I have just been commenting about this same model on another thread. I have said that not experiencing sexual attraction and not wanting partnered sex might sometimes be referred to as Aroace, but I am now thinking that I have gotten this wrong. Please can anybody clarify for me if this is correct and if not does anybody know what the correct term might be? 

 

 

Being aro ace means you don't experience sexual or romantic attraction.

 

This basically means they would would not have an inherent desire for sex or a romantic relationship but of course with a million labels and opinions on what attraction is, this is as often the case as it is not. Some people who ID as aro aces are married with kids and have a perfectly normal sex life. *shrugs*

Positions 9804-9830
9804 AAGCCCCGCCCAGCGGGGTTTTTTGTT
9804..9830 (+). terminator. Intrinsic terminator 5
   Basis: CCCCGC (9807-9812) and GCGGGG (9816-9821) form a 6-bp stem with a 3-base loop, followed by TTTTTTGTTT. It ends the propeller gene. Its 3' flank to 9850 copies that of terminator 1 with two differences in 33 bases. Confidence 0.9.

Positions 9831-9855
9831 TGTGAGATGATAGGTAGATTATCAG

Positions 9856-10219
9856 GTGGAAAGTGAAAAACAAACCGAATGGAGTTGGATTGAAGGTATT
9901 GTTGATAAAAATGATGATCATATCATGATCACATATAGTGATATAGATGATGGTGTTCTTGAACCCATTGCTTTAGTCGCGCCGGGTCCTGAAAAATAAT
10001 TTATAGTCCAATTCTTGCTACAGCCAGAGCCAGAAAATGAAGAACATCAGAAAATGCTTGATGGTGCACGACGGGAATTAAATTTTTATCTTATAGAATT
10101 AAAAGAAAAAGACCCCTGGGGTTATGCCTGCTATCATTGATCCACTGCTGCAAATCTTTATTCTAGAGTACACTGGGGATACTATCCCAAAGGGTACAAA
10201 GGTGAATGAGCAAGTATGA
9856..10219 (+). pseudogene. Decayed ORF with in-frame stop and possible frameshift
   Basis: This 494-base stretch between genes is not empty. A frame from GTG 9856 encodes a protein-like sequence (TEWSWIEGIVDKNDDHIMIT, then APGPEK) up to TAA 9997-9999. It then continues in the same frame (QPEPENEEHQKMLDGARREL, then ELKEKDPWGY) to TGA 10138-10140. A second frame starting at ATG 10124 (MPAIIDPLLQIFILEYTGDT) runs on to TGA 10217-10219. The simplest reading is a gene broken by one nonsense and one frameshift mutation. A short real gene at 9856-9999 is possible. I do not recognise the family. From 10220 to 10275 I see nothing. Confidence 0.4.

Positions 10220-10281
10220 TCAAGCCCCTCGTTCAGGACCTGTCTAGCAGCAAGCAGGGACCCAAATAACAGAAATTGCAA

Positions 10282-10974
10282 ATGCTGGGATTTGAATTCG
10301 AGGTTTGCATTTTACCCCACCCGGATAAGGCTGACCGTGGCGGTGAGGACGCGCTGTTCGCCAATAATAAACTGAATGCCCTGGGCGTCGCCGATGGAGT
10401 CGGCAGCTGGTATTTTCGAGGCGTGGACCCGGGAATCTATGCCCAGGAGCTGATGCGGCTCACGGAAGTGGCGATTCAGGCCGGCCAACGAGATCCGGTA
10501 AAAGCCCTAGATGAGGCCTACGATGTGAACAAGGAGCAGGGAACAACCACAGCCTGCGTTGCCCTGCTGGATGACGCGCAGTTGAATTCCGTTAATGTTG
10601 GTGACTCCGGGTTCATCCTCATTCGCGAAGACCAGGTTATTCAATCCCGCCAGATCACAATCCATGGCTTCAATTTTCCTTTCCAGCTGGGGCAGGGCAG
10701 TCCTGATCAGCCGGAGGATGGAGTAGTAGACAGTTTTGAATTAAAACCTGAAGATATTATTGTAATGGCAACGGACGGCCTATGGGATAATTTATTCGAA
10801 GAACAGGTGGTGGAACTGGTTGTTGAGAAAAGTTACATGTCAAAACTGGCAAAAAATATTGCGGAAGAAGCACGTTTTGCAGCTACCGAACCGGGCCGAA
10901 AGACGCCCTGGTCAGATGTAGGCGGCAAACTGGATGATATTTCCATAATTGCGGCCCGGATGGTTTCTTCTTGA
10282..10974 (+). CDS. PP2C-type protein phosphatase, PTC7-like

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Charna
On 9/18/2019 at 8:41 AM, A. Sterling said:

Well, I have no idea. I'd be 'no' for all four of the options and that's not on there either. 

Second this.

Also, the desire to have children has nothing to do with one's sexual orientation, I just don't see the point of including it in this context.

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Marlow1
2 hours ago, Galactic Turtle said:

Being aro ace means you don't experience sexual or romantic attraction.

 

This basically means they would would not have an inherent desire for sex or a romantic relationship but of course with a million labels and opinions on what attraction is, this is as often the case as it is not. Some people who ID as aro aces are married with kids and have a perfectly normal sex life. *shrugs* 

Yes, my after thoughts were this what you are saying here. I don't think there is a term. Non-libidoist crossed my mind, but that is more than no attraction or desire, I think???